Don't rest on your laurels, says Ofsted
Colleges that underperform are frequently blighted by complacency, a lack of ambition and poor self-assessment, Ofsted has concluded. A new report by the watchdog found that some institutions which fail to achieve a "good" rating or better in their inspections are often disadvantaged by a lack of "direction and vision from senior staff", and can be overly preoccupied with finance or capital building projects to the detriment of teaching and learning. Colleges with a higher proportion of temporary staff also tend to struggle, Ofsted found. Matthew Coffey, the watchdog's national director for learning and skills, said: "In outstanding and improving colleges, staff were more willing to accept change and could easily describe what their college stood for. As a result, leadership teams were better placed to act decisively to tackle underperformance and secure improvement."
'Overwhelming mandate' for strike at K College
University and College Union (UCU) members at K College in Kent have voted overwhelmingly in favour of a half-day strike on Monday (8 October) over plans to make up to 145 staff redundant. The UCU reported a 71 per cent ballot turnout, with 93 per cent of members backing the strike. Members of the NUT will also be taking part. The move comes about two months after 50 other posts were axed. UCU regional support official Adam Lincoln said: "Strike action is never entered into lightly, but the overwhelming mandate from members at K College demonstrates how determined they are to fight these ill-conceived and unjustified proposals." Principal Bill Fearon has insisted that the college has no choice but to scrap some unpopular courses in order to save money.
AELP moots payment by results for schools
Schools should be subject to a payment-by-results regime to improve pupils' GCSE attainment in English and maths, according to a paper by the Association of Employment and Learning Providers (AELP). The paper says the reform would help to address employers' complaints about young people not having the basic skills they need for the world of work. AELP chief executive Graham Hoyle said: "Government should accept responsibility for ensuring that potential apprentices reach the minimum levels of English and maths and other generic 'soft' employability skills."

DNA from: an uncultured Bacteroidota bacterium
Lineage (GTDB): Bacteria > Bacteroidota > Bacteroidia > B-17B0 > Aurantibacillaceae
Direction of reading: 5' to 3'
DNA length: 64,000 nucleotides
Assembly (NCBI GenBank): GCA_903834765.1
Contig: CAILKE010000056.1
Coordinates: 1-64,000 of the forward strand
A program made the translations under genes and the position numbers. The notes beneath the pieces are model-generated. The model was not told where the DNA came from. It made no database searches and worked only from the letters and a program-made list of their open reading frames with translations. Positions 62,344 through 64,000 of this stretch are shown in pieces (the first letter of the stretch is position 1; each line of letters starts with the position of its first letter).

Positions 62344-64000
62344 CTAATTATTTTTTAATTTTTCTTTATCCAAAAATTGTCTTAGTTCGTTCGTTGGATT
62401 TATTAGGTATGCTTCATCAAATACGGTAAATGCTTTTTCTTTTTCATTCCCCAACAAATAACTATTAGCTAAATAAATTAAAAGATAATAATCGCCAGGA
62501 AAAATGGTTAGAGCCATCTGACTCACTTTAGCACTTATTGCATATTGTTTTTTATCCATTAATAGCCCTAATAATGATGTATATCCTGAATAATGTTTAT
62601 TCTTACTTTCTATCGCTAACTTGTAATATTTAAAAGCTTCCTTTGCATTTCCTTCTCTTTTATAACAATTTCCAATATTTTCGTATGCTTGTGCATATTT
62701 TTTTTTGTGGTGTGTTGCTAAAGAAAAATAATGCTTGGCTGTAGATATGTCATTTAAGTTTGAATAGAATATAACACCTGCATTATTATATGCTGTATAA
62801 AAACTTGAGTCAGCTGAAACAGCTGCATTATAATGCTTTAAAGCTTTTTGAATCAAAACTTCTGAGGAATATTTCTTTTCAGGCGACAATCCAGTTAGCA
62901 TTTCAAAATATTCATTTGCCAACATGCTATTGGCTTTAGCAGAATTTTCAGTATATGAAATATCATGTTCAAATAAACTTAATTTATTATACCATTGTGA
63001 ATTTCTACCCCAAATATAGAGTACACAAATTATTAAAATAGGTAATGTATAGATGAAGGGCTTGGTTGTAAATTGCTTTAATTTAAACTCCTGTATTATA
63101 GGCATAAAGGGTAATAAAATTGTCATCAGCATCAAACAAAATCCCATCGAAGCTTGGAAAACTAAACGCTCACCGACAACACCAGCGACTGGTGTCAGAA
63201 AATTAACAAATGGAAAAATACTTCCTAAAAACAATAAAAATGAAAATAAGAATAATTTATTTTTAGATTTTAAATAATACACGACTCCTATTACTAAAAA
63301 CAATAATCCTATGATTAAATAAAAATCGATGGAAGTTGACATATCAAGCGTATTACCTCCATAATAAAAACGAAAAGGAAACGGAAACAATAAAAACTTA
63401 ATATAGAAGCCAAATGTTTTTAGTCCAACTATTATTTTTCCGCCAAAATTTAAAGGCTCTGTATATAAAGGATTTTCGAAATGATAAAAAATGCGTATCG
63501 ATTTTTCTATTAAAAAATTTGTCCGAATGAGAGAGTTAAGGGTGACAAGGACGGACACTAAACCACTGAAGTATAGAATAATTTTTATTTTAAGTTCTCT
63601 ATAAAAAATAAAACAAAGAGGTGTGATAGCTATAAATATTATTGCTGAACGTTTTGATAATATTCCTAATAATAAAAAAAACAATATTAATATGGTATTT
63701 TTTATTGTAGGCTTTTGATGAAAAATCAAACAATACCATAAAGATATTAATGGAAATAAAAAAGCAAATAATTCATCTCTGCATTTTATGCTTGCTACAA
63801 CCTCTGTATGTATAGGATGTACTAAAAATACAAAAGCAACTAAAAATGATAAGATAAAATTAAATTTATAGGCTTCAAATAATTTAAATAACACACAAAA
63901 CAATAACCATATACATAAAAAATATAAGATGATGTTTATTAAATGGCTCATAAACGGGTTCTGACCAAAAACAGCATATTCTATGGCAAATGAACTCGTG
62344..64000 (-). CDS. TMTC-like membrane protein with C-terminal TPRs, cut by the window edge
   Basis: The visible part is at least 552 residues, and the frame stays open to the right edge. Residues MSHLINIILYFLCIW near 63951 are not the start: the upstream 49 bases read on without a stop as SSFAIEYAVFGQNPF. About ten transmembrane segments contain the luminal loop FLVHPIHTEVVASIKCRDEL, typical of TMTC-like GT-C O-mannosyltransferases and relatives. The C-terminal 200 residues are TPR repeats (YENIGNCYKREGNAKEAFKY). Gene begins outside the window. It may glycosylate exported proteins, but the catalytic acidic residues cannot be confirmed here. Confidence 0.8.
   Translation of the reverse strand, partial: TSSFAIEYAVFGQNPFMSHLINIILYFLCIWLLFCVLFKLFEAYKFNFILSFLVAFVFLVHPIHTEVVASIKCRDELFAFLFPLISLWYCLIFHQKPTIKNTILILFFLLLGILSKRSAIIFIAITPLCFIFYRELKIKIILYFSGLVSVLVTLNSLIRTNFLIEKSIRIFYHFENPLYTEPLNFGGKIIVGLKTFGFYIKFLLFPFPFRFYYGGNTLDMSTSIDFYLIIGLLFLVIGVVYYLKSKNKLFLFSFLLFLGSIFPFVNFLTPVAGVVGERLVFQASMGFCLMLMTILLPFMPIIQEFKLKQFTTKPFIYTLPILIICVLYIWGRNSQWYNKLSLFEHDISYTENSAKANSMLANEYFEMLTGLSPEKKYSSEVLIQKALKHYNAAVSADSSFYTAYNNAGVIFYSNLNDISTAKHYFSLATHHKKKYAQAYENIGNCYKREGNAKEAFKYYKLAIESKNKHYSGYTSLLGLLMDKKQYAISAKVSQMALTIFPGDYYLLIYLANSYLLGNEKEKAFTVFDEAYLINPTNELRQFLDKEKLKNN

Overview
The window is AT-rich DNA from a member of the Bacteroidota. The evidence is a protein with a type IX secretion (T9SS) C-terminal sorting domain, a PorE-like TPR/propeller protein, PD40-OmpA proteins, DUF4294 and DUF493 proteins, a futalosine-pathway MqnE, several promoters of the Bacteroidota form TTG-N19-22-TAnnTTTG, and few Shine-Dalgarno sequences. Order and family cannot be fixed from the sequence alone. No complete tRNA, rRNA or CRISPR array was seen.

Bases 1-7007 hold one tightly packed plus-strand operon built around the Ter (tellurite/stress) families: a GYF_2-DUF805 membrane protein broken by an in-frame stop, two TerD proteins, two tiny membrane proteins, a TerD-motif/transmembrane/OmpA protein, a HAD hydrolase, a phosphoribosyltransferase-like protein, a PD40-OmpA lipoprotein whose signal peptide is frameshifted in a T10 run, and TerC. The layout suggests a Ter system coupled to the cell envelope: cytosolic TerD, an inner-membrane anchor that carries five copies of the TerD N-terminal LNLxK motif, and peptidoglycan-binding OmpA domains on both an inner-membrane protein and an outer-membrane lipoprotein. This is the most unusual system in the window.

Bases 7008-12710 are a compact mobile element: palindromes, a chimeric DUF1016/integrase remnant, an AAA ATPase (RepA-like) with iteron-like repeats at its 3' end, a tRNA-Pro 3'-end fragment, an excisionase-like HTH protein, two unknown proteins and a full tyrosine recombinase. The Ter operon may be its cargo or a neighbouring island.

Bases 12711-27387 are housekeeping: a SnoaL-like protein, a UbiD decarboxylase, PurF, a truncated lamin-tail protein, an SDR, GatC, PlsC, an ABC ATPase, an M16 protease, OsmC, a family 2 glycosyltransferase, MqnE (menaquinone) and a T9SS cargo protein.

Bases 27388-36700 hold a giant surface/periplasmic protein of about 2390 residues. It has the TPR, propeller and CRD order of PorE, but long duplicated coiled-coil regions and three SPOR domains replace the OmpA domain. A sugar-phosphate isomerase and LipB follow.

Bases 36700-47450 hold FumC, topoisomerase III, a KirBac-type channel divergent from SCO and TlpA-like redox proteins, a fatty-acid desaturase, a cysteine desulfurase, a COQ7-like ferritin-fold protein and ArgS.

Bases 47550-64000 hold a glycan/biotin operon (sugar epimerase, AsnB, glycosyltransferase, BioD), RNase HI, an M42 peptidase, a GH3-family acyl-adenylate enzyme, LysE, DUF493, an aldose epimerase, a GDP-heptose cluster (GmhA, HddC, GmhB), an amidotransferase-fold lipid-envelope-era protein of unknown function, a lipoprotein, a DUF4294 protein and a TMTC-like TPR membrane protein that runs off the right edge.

Cash on completion for qualifications
Awarding body NCFE has launched a new pricing structure for qualifications after concerns were raised about colleges hit with high bills for late registration fees and students who drop out. The Association of Colleges has calculated that its members waste #163;20 million a year under the current system. In August, the Joint Council for Qualifications (JCQ), which represents the largest exam boards, revealed that it was developing a new system to reduce the fees for colleges, due to be introduced in 2014. Under NCFE's new model, learners can be registered without charge and colleges will only be billed for the number of learners that successfully complete the qualification at the point when they receive their certificates.
In last week's FErret column ("Exposing the seedy underbelly of the sector", 28 September), we reported that author Richard Ayres used to be vice-principal of Newcastle College. In fact, he used to work at Newcastle-under-Lyme College.